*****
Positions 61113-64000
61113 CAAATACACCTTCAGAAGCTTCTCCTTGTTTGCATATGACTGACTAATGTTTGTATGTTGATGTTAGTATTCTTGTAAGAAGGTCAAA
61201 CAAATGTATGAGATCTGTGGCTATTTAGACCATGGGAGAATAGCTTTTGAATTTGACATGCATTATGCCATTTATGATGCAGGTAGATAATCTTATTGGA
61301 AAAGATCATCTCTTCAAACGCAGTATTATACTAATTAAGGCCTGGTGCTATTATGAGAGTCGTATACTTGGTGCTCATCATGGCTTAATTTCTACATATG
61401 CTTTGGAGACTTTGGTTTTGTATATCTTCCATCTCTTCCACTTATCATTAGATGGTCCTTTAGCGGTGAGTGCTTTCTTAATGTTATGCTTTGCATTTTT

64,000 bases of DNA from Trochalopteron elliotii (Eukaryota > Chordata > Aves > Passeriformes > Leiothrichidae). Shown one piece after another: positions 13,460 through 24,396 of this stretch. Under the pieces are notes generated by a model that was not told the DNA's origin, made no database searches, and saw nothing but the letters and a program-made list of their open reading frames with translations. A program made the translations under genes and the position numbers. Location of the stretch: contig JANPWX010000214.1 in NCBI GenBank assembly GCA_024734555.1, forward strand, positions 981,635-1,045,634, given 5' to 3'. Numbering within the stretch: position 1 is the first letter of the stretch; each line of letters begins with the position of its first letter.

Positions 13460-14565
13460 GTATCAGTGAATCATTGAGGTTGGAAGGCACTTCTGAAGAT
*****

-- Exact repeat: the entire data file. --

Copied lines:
Positions 61113-64000
61113 CAAATACACCTTCAGAAGCTTCTCCTTGTTTGCATATGACTGACTAATGTTTGTATGTTGATGTTAGTATTCTTGTAAGAAGGTCAAA
61201 CAAATGTATGAGATCTGTGGCTATTTAGACCATGGGAGAATAGCTTTTGAATTTGACATGCATTATGCCATTTATGATGCAGGTAGATAATCTTATTGGA
61301 AAAGATCATCTCTTCAAACGCAGTATTATACTAATTAAGGCCTGGTGCTATTATGAGAGTCGTATACTTGGTGCTCATCATGGCTTAATTTCTACATATG
61401 CTTTGGAGACTTTGGTTTTGTATATCTTCCATCTCTTCCACTTATCATTAGATGGTCCTTTAGCGGTGAGTGCTTTCTTAATGTTATGCTTTGCATTTTT

64,000 bases of DNA from Trochalopteron elliotii (Eukaryota > Chordata > Aves > Passeriformes > Leiothrichidae). Shown one piece after another: positions 13,460 through 24,396 of this stretch. Under the pieces are notes generated by a model that was not told the DNA's origin, made no database searches, and saw nothing but the letters and a program-made list of their open reading frames with translations. A program made the translations under genes and the position numbers. Location of the stretch: contig JANPWX010000214.1 in NCBI GenBank assembly GCA_024734555.1, forward strand, positions 981,635-1,045,634, given 5' to 3'. Numbering within the stretch: position 1 is the first letter of the stretch; each line of letters begins with the position of its first letter.

Positions 13460-14565
13460 GTATCAGTGAATCATTGAGGTTGGAAGGCACTTCTGAAGAT